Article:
9. I have owned a vibration machine for over 10 years & used it extensively for massage, muscle recovery & for core strengthening by performing my abdominal exercises while sitting on the plate. My former boss purchased 2 machines when she opened her gym in my town in 2009 & it operated for 10 years successfully until she retired & closed the business in 2019. She had many personal training clients & after every session she put them onto the vibration machine for 10 minutes to help with recovery. I learned all about them a while I worked there & as mentioned, I bought one for my home. CAUTIONS which YOU NEGLECTED to MENTION in your article: not recommended for anyone wearing an IUD, a pacemaker, nor anyone with metal plates, screws or other hardware inside their bodies.

    • Thank you for the mention of caution for those of us w/ metal inside our bodies. That is an absolute game changer for me. I really would love to be able to use this, but now will research it more.

    • Sally, may I come back to you re you comment.
      I had TKR ( Total Knee Replacement over a year ago, the rehab is daunting, and while I almost should be healed by now I suddenly remembered my power plate.
      I did ask my orthopaedic surgeon pre my operation.if I can use that plate ever again.and he gave a green light to vibration therapy.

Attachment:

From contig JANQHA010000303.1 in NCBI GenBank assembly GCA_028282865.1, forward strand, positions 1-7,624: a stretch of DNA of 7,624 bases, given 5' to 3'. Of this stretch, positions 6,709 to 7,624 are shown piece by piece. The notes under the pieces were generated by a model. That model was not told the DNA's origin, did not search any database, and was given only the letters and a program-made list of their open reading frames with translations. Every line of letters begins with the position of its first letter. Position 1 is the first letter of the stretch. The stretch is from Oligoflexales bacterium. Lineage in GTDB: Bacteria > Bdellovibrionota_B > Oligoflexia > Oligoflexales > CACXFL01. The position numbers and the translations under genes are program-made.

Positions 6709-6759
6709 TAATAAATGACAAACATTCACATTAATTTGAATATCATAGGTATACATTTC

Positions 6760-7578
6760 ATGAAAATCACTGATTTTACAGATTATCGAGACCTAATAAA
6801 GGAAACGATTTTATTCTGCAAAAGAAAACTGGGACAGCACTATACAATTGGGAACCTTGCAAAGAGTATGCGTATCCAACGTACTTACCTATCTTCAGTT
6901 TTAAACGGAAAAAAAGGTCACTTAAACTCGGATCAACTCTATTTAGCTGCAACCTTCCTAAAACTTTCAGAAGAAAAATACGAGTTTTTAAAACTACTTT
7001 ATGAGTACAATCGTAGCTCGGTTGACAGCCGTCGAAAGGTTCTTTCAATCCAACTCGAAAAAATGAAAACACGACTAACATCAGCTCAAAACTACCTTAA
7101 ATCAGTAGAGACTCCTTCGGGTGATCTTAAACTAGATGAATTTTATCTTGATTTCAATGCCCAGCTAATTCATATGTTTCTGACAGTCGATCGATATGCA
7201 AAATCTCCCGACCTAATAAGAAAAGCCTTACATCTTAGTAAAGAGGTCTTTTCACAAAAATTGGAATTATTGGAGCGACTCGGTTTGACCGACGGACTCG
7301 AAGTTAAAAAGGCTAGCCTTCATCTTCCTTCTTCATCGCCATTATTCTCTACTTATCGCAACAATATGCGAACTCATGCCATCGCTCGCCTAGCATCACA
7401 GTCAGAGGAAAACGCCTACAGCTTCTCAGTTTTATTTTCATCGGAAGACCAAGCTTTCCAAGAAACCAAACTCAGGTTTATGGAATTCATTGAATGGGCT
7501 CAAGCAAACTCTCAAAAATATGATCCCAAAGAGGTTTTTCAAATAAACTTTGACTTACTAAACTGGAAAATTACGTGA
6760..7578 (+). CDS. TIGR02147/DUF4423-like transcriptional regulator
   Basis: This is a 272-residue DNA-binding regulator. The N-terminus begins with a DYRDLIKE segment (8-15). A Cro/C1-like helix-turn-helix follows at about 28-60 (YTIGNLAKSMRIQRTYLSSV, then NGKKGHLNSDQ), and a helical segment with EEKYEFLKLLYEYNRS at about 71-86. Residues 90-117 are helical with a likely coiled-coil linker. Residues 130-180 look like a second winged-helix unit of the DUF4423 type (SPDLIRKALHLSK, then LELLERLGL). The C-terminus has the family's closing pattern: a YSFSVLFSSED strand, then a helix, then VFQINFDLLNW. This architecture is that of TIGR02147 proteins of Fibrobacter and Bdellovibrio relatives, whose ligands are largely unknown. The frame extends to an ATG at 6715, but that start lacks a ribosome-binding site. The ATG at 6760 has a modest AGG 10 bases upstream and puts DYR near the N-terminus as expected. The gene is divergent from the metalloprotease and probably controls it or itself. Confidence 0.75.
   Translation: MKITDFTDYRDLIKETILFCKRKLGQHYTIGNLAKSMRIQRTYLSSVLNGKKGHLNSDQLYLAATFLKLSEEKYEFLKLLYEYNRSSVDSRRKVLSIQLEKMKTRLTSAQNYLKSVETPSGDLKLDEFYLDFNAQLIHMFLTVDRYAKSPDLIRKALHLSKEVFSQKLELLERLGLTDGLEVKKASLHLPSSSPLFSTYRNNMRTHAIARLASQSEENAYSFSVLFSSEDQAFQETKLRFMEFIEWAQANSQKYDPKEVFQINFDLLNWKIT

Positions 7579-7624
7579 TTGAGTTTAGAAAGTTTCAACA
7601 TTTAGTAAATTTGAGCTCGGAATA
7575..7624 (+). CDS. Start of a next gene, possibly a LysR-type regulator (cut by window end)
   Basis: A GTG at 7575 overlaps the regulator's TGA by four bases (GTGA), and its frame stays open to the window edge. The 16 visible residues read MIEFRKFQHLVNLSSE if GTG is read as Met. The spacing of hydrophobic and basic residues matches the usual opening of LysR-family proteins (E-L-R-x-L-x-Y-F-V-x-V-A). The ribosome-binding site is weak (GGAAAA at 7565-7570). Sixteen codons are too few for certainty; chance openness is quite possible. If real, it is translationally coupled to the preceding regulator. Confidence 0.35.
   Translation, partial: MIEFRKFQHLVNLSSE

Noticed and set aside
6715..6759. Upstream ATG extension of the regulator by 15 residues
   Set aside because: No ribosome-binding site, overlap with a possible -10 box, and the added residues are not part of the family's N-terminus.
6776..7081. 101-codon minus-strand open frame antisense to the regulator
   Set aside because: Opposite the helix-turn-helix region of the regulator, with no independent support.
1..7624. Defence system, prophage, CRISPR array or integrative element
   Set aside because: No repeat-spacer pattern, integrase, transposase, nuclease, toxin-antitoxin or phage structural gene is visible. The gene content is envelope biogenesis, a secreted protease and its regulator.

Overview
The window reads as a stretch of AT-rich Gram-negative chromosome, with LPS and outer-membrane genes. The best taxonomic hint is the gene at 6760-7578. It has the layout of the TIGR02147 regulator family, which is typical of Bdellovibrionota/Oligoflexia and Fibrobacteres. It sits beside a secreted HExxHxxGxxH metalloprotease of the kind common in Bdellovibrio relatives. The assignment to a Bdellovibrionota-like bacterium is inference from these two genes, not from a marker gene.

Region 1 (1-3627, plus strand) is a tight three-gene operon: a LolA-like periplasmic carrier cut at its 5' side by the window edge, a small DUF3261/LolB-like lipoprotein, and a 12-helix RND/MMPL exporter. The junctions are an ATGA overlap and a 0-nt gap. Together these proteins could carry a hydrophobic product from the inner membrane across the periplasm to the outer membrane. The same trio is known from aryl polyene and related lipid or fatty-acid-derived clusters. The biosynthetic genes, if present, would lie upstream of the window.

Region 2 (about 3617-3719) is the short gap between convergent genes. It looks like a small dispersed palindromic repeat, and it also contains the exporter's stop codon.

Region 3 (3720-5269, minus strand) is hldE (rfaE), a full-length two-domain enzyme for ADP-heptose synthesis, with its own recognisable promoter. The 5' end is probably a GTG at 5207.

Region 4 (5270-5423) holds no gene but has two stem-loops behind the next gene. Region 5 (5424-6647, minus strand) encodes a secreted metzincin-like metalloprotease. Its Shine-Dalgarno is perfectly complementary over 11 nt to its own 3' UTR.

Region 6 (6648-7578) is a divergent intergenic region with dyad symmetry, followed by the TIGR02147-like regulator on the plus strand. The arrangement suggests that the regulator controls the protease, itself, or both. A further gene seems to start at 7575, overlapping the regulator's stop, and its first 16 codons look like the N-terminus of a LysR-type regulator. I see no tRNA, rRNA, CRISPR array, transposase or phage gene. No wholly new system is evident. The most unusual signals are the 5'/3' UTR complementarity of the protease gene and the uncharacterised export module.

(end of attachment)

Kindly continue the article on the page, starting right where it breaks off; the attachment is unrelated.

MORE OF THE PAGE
Now I wonder after what you have mentioned.
      Maybe you can forward me more info on that subject.
      I would really appreciate it.
      Many thanks

  10. Another way to enjoy full-body vibration is with vibroacoustic therapy. That uses sound rather than movement to create the vibration. Safe and amazing for destressing, pain relief, and we’ve even treated people with Alzheimer’s and Parkinson’s.

  11. I’ve had a mastectomy and reconstruction surgery. Is the power plate a problem for implants. I’d appreciate any knowledge about this.
    Also, there is a small vibration machine by the same company. Is it effective for joint pain. I am suffering from joint pain and trigger thumbs lately. Possible side effects of the chemo treatments.

  12. Really interesting topic!

    Other than the Betty Boop cartoon, I had not heard of full body vibration therapy.

    Is there any research on if it’s been effectively used to reduce diabetic neuropathy? Specifically, legs & feet?

    Thanks Brian! (More Dad jokes, please, my granddaughters LIVE them!)

  13. I love my vibration plate and have been using fir many years since my chiropractor introduced them to Australia. LOVE the concise article with no rambling video. refreshing!!